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Sentence Boundary Detection

Identifying the correct boundary of a sentence. Sentence boundary detector identifies that the boundary of the sentence that it does not end at b.i.d. but at “frequently”.

e.g. The patient takes aspirin 325 mg b.i.d. frequently since May.

Section Detection

Unstructured clinical data primarily consists of healthcare documents transcribed based on physician dictations where the physician dictates the entire encounter he had with a patient. There could be different elements of this document which are classified into various sections like History of Present Illness, Past Medical History, Past Surgical History, Current Medications, Allergies, Physical Examination, etc. These sections may be documented in different forms in different hospitals and different physicians.

e.g. History of Present Illness may be documented as HPI, Present Illness, Brief History etc

Tokenizer

Tokenizer

This component breaks down a sentence into its constituent tokens so that the next component which is the Part of Speech tagger can assign a POS tag to each constituent token.

e.g. The tokens are generated as

Word Token 1: The Word Token 2: Patient
Word Token 3: takes Word Token 4: aspirin
Number Token 1: 325

Word Token 5: mg
Word Token 6: b.i.d. Word Token 8: frequently
Symbol Token 1.

Part of Speech (POS) Tagger

POS tagger tags the different grammatical components of a sentence based on Part of Speech like Noun, Verb, Adjective etc.

e.g. The patient takes aspirin 325 mg b.i.d since May.

The/DT patient/NN (Noun)                          mg/NN (Noun)
takes/VBZ (Verb) aspirin/NN (Noun)        b.i.d/NN (Noun) since/IN (Preposition)
325/CD (Cardinal Number)                          May/NN (Noun)

Chunker

Chunker breaks a sentence into different phrases like Noun Phrases (NP), Verb phrases (VP), prepositional phrases (PP), Adjective Phrases (ADJP) etc. as per syntactic rules.

e.g. “Sensation is intact to light touch in both lower extremities” is broken down. The chunker output would be: Sensation (NP) > is (VP) > intact (ADJP) > to (PP) > light touch (NP) > in (PP) > both lower extremities

Parser

Parser establishes relationships between different phrases in a sentence following phrase structure rules as defined in syntactic English grammar.

e.g. “Sensation is intact to light touch in both lower extremities”. The parser gives the output as show in the visual.

Dependency Parsing

This component establishes relationship between different words in a sentence.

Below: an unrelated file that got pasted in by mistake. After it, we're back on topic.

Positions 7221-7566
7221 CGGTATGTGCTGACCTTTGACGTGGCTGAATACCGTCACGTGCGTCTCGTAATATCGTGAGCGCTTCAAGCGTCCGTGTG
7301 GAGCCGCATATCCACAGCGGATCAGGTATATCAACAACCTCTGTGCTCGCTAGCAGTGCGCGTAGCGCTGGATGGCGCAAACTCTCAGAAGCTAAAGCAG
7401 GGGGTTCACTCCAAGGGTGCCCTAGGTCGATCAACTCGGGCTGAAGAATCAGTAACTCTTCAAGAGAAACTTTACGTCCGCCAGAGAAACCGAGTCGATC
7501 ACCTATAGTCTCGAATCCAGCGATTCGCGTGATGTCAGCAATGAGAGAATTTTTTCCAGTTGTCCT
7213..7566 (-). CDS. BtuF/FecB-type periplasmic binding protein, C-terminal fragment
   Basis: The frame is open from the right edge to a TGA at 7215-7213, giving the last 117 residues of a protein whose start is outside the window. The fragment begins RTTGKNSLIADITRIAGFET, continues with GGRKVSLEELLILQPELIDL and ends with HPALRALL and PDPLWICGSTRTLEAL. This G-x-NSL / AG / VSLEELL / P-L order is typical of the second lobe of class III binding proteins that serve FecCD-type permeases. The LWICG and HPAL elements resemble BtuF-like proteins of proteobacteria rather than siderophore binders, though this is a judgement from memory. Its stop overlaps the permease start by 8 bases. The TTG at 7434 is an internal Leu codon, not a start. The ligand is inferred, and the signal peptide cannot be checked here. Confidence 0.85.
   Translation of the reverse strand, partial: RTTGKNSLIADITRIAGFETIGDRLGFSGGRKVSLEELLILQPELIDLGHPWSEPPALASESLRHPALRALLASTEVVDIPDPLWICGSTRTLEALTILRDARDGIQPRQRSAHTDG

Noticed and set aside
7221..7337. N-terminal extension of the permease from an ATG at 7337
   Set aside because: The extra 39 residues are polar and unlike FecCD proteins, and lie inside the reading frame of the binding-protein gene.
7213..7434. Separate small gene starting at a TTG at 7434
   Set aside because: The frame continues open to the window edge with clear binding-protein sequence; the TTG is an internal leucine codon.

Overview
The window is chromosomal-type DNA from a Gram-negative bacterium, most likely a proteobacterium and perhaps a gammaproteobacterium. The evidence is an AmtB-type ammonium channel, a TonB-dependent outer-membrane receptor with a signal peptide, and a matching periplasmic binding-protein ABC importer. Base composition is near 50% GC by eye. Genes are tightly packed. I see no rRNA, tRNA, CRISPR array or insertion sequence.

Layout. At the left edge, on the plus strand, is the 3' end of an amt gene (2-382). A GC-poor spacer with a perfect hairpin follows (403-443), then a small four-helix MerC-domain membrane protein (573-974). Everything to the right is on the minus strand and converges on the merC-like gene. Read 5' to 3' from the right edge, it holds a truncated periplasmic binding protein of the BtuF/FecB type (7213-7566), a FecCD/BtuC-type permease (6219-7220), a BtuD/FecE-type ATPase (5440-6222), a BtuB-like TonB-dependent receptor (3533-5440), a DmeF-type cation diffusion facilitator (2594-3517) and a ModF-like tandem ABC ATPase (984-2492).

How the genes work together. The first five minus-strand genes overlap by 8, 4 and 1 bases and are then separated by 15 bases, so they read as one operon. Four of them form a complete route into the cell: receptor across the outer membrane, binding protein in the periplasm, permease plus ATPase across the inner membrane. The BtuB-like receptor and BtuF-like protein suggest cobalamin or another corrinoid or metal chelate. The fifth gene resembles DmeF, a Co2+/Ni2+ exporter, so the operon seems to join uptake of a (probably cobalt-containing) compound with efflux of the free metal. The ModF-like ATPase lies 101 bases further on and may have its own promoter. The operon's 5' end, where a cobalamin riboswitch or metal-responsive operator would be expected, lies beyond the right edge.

e.g. “Sensation is intact to light touch in both lower extremities”. As shown in the visual, the dependency parser relates intact ↔ sensation, touch ↔ light and so on.

Dictionary Lookup Process

The dictionary look up component of NLP maps the concepts identified from the document against concepts present in the ontology which is a comprehensive collection of medical concepts classified into their types. Based on this look up, it assigns tags of disease (problem), procedure, anatomical structure etc. to the concepts.

e.g. “The patient takes metformin for his diabetes”. Metformin is tagged as a medicine and diabetes as a disease or problem.

Relationship Finder

NLP has a built-in algorithm that establishes the primary level of relationship between concepts such as anatomical structure and problems or diseases, procedures and anatomical structure and procedure and medical devices.

e.g. “The patient has intermittent pain located on the left side of his chest”. NLP can relate pain to the chest and identifies chest pain although they are not co-located within the sentence.

UEI Detection

The UEI (Unique Entity Identifier) detection module uses the relationships identified between different words in a sentence to identify matching concepts in the ontology or knowledge base to assign a unique identifier called a UEI or Unique Entity Identifier.

e.g. “The patient complains of pain in the leg”. The ontology has a UEI for leg pain. The UEI detection module identifies that “pain in the leg” is the same as “leg pain” and assigns it the relevant UEI.

Negation

NLP has a negation-detection algorithm that identifies such indicators to identify negation in sentences.

e.g. “There is absence of any cardiac enlargement.” Here the word “absence” indicates that cardiac enlargement is not present or is negated.

Temporal Section Detection

Temporal Status Detection is a component of NLP that identifies the status of each concept with respect to its temporality which is present, past, future etc

e.g. “The patient has had an MI in the past”. The sentence is the past tense, detected by the word “past”; and its mapping with “MI”.

Modifier Detection

Modifiers are terms used to further describe the specificity of concepts in a medical document. This component identifies which concept with a modifier is related to and forms the groups of words like “intermittent pain” are marked as modifiers for pain.

e.g. “The patient has intermittent pain located on the left side of his chest”. “Intermittent” and “Pain” words are grouped to specify the concept.

Drug Mention Annotator

There are various attributes associated with a drug (medicine). The drug mention annotator identifies the various parameters and establishes a relationship between the drug and its parameters.

e.g. “The patient’s Lasix was changed from 20 mg to 40 mg tablets p.o. b.i.d.”

Drug: Lasix Strength 20 mg, 40 mg    Frequency: b.i.d (twice a day)
Route: p.o. (by mouth)                          Status: Change.

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